09/25/07 Banned Books

 

I’ll be honest. I originally decided to do a segment on Banned Books Week because I was fishing around for a last minute show idea. I thought, “Oh, this will be interesting. We can talk about all the great classics that were once banned!”

Basically, I equated the practice of banning books with history. As in, that doesn’t happen anymore.

Oh boy, was I wrong.

Do you know the federal government is banning some books in prisons? Or that books about gay penguins are being challenged in libraries across the country? I remember a series of books I loved when I was a preteen. It was a series about a girl named Alice and her two best friends by Phyllis Reynolds Naylor. I loved this series. The main character was wondering all the same things I was, feeling all the same things I did, was perplexed by everything I was perplexed by. It felt like having a friend. It made me feel less alone, and safe. I was looking at the list of the 10 most challenged books of 2006, and the Alice series is STILL on it! The books started being written in the 80’s!

Now on the other hand, I was in a bookstore last week and I went into the young adult section and I have to admit, I was pretty horrified. Some of the titles and covers were shockingly grownup and seemed to encourage girls to subscribe to a mindset where pretty, popular, sexy, and sophisticated is all that matters. I grabbed one of the books from the Gossip Girl series and leafed through it. Scotch, sex, smoking. All of these things were discussed casually or actually occurred in the first 10 pages of this book. I certainly don’t think I would want my (nonexistent) daughter reading this book.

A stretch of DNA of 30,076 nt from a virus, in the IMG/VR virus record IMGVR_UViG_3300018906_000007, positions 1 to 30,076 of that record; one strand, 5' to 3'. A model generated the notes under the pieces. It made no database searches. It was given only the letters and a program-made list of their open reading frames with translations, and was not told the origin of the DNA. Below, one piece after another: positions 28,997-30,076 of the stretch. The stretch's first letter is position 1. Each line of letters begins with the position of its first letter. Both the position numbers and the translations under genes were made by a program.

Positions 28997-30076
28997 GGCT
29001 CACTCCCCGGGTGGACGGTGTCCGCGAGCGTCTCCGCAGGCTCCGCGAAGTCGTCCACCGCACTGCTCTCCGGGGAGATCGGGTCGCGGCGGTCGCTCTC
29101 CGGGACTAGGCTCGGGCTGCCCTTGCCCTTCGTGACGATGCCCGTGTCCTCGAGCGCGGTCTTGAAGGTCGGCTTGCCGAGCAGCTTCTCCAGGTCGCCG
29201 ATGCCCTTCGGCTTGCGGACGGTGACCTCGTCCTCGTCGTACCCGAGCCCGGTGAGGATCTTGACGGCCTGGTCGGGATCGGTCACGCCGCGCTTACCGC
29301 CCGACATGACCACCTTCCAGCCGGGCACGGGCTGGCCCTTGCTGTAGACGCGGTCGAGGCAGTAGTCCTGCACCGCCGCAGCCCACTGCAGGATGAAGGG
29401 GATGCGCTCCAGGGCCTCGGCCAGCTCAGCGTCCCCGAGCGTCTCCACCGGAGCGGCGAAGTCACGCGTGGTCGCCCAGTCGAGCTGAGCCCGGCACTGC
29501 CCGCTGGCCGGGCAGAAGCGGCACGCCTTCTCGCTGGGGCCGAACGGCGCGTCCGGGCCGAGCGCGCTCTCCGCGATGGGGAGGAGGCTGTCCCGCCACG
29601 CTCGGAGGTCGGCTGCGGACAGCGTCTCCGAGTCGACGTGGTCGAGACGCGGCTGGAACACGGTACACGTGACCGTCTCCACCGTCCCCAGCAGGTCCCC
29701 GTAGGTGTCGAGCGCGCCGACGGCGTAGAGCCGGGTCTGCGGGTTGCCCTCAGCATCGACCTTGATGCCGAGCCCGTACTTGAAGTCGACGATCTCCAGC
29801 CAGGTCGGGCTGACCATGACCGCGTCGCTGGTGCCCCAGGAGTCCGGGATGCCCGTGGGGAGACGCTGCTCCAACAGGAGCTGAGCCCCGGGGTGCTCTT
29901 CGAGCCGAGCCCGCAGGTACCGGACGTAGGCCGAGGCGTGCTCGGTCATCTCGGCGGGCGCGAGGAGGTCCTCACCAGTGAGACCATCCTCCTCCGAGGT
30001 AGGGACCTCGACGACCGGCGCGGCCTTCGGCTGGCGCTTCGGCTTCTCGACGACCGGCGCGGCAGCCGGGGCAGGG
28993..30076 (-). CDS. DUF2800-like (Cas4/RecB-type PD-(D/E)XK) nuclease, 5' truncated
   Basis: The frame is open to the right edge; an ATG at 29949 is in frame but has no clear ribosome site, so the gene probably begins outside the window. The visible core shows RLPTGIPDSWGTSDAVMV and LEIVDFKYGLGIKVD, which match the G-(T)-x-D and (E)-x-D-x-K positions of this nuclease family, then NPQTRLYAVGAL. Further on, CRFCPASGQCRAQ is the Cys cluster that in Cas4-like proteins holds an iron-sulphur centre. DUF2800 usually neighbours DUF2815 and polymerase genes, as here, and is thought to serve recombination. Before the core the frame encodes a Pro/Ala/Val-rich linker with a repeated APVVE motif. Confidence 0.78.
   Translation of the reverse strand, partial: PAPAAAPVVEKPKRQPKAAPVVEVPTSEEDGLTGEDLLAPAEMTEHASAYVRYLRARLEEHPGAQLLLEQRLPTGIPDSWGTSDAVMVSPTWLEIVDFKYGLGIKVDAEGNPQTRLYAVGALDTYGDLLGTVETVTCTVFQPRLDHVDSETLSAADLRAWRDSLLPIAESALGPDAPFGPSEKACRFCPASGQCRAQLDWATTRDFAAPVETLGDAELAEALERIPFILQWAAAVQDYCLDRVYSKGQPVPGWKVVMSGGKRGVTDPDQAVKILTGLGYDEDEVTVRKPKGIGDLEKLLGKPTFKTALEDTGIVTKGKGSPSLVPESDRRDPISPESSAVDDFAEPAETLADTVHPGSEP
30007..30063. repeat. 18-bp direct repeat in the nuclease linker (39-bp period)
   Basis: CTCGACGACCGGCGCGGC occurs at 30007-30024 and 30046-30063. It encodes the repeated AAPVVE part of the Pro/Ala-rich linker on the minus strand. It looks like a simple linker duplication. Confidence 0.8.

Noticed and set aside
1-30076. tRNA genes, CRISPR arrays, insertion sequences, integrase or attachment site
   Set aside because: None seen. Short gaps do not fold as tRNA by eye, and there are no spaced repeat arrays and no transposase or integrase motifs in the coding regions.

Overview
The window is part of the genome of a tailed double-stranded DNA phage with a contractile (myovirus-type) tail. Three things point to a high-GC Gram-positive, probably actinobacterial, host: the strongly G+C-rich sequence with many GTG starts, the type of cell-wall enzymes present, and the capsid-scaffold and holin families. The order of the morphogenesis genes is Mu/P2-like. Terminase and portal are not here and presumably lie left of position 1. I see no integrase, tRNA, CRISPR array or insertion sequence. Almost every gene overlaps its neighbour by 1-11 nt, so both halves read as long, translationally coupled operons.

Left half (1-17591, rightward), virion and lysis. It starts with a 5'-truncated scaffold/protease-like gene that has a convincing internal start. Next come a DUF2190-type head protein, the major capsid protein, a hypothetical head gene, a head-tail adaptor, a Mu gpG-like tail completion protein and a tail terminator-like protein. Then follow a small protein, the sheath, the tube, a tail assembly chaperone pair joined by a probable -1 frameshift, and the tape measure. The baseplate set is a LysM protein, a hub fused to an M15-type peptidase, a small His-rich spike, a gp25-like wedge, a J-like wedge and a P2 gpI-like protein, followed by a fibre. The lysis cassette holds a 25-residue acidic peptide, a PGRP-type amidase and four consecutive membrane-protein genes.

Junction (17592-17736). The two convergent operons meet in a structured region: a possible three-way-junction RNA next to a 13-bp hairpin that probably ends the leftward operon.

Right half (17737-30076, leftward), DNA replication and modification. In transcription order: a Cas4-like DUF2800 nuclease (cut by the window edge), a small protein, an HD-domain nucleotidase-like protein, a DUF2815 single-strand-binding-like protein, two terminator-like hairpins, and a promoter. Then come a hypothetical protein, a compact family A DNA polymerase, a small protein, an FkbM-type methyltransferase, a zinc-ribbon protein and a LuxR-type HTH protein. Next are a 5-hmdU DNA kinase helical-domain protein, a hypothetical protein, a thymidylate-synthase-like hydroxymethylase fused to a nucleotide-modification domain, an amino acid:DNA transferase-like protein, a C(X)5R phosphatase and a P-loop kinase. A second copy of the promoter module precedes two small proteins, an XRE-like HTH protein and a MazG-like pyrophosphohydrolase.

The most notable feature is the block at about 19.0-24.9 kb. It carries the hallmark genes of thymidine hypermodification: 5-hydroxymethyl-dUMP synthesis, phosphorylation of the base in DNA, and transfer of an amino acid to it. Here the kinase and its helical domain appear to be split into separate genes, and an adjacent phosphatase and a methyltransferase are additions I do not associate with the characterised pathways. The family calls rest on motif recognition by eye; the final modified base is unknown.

But I guess I feel like that is a choice I as a parent should make. Not the government. What do you think? Did you realize we lived in a world where Toni Morrison still has two books on the most challenged list?

-Jessica

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One Response

  1. Yes, parents are responsible for what their children read. The objection In the case of the gay penguin book is that the book is located in the children’s section where a young child can pick it up and read it. From my viewpoint, it is shocking material that I don’t wish my child to be exposed to. Where are my rights as a parent? This material needs to be placed in an appropriate adult section. Now the fact that this particular book was selected over other classic literature is another debate.
    Celia

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